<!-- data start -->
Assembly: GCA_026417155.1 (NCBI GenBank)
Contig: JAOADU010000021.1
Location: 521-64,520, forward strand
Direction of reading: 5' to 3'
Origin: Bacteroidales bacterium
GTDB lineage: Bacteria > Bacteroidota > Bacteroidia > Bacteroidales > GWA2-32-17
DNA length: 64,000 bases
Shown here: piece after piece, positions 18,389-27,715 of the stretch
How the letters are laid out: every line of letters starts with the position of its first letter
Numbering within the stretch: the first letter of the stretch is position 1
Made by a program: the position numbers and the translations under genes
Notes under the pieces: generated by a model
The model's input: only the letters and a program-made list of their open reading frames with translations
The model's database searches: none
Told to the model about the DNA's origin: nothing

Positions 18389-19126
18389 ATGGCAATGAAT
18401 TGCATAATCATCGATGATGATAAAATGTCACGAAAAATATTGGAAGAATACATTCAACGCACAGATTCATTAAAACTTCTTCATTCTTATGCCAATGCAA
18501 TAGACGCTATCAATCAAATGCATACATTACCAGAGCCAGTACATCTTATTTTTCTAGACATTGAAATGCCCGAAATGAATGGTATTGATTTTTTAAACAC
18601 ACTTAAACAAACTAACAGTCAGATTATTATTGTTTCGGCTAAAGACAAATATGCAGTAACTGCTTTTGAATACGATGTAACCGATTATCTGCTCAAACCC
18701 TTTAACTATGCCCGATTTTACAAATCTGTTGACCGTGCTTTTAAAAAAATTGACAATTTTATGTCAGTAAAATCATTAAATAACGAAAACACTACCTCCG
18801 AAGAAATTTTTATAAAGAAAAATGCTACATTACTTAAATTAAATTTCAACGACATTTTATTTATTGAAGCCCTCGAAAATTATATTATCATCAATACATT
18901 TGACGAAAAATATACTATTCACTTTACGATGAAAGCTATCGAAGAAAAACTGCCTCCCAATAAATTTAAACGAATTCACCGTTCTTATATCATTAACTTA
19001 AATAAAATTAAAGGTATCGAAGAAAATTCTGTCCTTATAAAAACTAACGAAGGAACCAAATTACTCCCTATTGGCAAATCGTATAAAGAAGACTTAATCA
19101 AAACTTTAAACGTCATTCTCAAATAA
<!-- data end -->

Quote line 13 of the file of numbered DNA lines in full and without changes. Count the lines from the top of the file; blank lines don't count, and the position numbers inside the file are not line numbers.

The model's input: only the letters and a program-made list of their open reading frames with translations